Walk-O-Meter

Work with utilities to reduce the cost of energy for homeowners and employers

Work with utilities to reduce the cost of energy for the benefit of employers and homeowners alike. Governor Walker is committed to keeping utility rates low so employers have more revenue to put into job creation, not energy costs.


Sources:

Wisconsin’s Comeback Plan, Walker campaign, July 2014

Subjects: Energy

Updates

Promise Broken: Energy prices up

We initially rated this promise in September 2017. Our rating then was Stalled.

The state Public Service Commission had reduced electricity costs for certain large electricity users by enabling them to pay the lowest going rate in the Midwest. Before that change, these big users were paying regular Wisconsin rates that were higher because, unlike market rates, they fully account for power plants and other investments in the utility's infrastructure.
 

But now, by and large, electricity costs for business customers and homeowners and renters are higher than in 2014, Citizens Utility Board executive director Tom Content told us. The board advocates for residential and small business customers.

Content noted that customers of one Wisconsin utility, Madison Gas & Electric, will see their electric rates drop by 2 percent in 2019 (though gas prices will rise 1 percent).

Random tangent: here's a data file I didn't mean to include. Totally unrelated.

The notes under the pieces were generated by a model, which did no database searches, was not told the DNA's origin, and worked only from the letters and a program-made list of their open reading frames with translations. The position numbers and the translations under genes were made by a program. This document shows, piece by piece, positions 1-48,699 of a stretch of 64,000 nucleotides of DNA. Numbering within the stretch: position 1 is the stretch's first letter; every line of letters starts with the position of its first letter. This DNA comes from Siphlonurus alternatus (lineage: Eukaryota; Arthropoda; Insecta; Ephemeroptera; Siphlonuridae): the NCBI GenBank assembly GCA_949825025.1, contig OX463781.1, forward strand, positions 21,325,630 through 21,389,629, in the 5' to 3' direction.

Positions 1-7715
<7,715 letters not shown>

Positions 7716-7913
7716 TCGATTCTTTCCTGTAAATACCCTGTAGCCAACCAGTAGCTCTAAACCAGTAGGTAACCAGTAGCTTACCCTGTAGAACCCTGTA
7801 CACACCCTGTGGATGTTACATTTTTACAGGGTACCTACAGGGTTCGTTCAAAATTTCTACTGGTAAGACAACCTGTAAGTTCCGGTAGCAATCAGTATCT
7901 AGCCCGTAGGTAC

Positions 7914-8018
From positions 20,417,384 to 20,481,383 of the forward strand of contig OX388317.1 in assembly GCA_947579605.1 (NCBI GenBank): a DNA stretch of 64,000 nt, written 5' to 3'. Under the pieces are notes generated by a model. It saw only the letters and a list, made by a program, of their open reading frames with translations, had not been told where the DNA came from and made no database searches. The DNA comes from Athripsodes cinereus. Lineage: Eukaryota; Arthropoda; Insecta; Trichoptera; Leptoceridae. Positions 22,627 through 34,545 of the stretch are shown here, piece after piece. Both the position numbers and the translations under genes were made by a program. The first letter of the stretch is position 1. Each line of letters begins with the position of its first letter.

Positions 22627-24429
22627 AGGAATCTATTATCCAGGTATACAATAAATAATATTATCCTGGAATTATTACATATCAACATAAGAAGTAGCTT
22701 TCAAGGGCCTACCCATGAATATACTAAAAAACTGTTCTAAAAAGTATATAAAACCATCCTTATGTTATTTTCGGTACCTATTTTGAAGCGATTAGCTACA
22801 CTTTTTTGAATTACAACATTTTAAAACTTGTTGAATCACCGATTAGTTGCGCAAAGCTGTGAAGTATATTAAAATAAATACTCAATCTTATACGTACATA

In May 2018, the state Public Service Commission, run by three appointees of Gov. Scott Walker, did order utilities to give customers $140 million in bill credits, ranging from about $2 to $23 for residential customers over the summer and then smaller amounts on a monthly basis for the rest of 2018. But the reason for the credits was Congress' passage of tax reform in December 2017.  

Moreover, the MG&E electricity rate reduction is also the result of the federal tax cuts  and the Madison utility taking advantage of price decreases for renewable energy sources, Content said.

Here are figures collected by the Citizens Utility Board comparing 2014 to 2017. They show higher prices in 2017 than in 2014.

Average residential utility bill (gas and electric)

Utility

Total 2014 bill

Total 2017 bill

Dollar Increase

Percentage Increase

Madison Gas & Electric

$96.85

$99.42

$2.57

2.6%

Northern States Power Co. (Xcel Energy)

$79.21

$85.27

$6.06

7.7%

Wisconsin Electric Power Co.

(We Energies)

$91.42

$93.31

$1.89

2%

Wisconsin Power And Light Co.  (Alliant Energy)

$76.13

$84.98

$8.85

11.6%

Wisconsin Public Service Corp.

$77.26

$80.56

$80.56

4.2%

 
Figures collected by the board also show that industrial electric rates (for factories, essentially), increased between 2 percent and 6.2 percent for four of the five utilities from 2014 to 2017. The rate went down 0.1 percent for We Energies.

Meanwhile, according to the board, the statewide average commercial electricity rate was 2.9 percent higher in 2017 than in 2014.

Our rating

Walker said he'd work with utilities to reduce the cost of energy for homeowners and employers. By and large, energy bills are higher in 2017, the latest year for which figures are available, than they were in 2014. So we rate this Promise Broken.